NEMA Motor Insulation
Temperature Ratings
Class
A
B
F
H

Temp.
105
130
155
180

Temperature Rises

Ambient
+40
+40
+40
+40

1.0SF Motors
Hotspots Rise@1.0
+5
60
+10
80
+10
105
+15
125

1.15SF Motors
Rise@1.15
70
90
115
not defined

Although NEMA does not specify temperature rises by letter designation, it has become common
practice in industry to refer to the allowable temperature rise for a given class of insulation, as a
temperature rise letter classification. For example, an 80C rise is often referred to as a 'Class B'
temperature rise, since 80C is the maximum allowable temperature rise (by resistance) for a 1.0 S.F.
motor insulated with Class B insulation based on a 40C ambient. Thus, a motor with Class F insulation
and an 80OC rise is commonly referred to as an 'F/B' motor.
Many improvements have been made in motor insulation in the past couple of decades, such that a
Class F (or better) insulation system is common for motor winding insulation. With conservative motor
design, a 'Class B' temperature rise is quite achievable. For a 1.15 S.F. motor wound with Class F
insulation, a Class B temperature rise at full load translates to a thermal margin of 155-(40+90) = 25C.
This means insulation life will be approximately 5 to 6 times that which would be expected with a motor
operating at its rated insulation temperature (i.e. for every 10C lower temperature, the insulation life is
doubled).

Insulation Life - Thermal Deterioration


Above a certain threshold temperature, the insulation ages at an ever increasing rate which
approximately doubles for every 10C increase in temperature. By definition, class F insulation will lose
its mechanical strength after being subjected to 20,000 hours at its rated temperature. This does not
mean that the insulation will fail at this point, it just means that it is substantially weakened.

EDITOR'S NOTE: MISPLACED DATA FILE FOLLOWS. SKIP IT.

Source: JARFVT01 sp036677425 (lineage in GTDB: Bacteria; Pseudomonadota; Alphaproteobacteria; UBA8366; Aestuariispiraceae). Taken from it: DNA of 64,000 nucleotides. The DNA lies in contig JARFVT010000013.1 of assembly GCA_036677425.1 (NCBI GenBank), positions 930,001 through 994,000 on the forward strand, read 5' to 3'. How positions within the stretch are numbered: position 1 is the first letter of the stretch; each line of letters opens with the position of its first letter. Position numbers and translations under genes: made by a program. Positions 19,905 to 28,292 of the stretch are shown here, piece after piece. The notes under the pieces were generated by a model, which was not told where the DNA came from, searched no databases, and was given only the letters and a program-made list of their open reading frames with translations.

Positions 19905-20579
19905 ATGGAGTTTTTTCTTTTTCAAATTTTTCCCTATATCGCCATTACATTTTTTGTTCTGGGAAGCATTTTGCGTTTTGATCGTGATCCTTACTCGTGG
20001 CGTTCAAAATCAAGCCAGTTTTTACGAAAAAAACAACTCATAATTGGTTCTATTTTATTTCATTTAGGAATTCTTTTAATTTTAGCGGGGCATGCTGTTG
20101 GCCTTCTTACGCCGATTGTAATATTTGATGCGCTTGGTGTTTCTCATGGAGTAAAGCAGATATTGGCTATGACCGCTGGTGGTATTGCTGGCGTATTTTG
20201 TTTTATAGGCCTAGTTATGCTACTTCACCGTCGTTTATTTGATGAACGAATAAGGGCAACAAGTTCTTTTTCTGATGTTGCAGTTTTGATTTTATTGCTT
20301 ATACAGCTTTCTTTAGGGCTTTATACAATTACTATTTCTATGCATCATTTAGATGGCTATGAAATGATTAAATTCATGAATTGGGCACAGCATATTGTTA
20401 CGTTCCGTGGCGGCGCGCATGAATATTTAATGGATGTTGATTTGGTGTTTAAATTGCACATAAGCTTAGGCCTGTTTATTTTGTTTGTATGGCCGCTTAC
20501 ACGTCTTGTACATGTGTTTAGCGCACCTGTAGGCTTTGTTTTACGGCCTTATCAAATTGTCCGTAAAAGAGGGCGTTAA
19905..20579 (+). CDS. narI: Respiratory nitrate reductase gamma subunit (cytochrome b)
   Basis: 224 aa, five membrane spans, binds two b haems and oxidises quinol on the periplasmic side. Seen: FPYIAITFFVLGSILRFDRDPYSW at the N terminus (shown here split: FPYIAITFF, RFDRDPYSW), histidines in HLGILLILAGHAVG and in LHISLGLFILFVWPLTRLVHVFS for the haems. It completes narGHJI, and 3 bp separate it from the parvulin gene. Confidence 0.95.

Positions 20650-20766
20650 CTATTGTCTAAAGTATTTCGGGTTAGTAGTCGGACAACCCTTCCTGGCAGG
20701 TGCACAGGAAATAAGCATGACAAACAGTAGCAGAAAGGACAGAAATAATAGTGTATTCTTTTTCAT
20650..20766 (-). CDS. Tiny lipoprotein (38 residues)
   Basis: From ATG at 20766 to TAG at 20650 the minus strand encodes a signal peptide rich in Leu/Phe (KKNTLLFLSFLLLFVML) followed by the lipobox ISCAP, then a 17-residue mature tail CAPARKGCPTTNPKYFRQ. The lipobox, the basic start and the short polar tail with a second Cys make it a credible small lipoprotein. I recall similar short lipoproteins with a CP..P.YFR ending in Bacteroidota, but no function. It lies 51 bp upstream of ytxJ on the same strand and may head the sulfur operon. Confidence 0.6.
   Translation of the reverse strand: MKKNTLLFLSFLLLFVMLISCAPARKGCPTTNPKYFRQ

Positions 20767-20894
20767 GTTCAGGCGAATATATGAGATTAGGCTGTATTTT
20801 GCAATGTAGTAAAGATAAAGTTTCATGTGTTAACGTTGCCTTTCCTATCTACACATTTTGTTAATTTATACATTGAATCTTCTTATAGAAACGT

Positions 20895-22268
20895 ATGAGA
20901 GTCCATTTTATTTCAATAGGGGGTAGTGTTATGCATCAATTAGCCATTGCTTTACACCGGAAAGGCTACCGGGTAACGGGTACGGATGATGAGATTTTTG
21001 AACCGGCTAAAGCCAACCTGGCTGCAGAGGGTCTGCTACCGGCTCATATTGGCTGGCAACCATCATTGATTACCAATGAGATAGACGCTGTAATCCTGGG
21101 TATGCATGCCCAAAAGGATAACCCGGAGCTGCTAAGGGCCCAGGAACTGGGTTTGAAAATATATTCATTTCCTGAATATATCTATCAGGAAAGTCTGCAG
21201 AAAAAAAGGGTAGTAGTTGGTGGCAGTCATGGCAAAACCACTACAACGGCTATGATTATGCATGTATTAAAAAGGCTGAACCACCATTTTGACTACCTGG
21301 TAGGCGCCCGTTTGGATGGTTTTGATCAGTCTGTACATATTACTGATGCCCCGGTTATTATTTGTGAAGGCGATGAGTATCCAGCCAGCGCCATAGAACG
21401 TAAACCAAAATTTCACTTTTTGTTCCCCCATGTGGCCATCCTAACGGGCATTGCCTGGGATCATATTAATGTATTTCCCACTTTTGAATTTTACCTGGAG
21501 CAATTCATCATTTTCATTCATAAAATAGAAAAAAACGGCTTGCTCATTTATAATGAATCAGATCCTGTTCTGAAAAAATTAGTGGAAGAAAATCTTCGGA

20,000 hours (2.5 years) at 155C
10,000 hours (1.25 years) at 165C, or likewise, 40,000 hours (5 years) at 145C
5,000 hours (<1 year) at 175C, or likewise, 80,000 hours (10 years) at 135C
etc.
Obviously, motors dont run continuously at one temperature since loads and ambient temperatures
vary. Once thermal deterioration has occurred, it is non-reversible. Reducing the temperature can
however, stop further deterioration.
Tip If RTDs are fitted in a motor, the temperature should be trended. If the temperature goes up,
this is a clear indication that the ambient has increased, the load has increased or it is time to clean the
motor. A simple way to implement a trigger to perform cleaning is to monitor the temperature of a
motor shortly after installation when it is running at its peak-operating load, ideally during the hottest
ambient condition. (Note if the ambient temperature is not at its highest level when initially monitoring
the RTD reading, increase the alarm point by the amount of expected ambient increase.) Set the alarm
point of the RTD monitor 5-100C hotter than the maximum expected operating temperature. If the RTD
alarms in the future, either the load has changed or it is time to schedule cleaning of the motor.
Tip There is a 10C difference between temperature measurements by Resistance versus by
Embedded Detectors (resistance elements, or Thermocouples). For example, a Class F temperature
rise of 105C by Resistance, is 115C by Embedded Detector.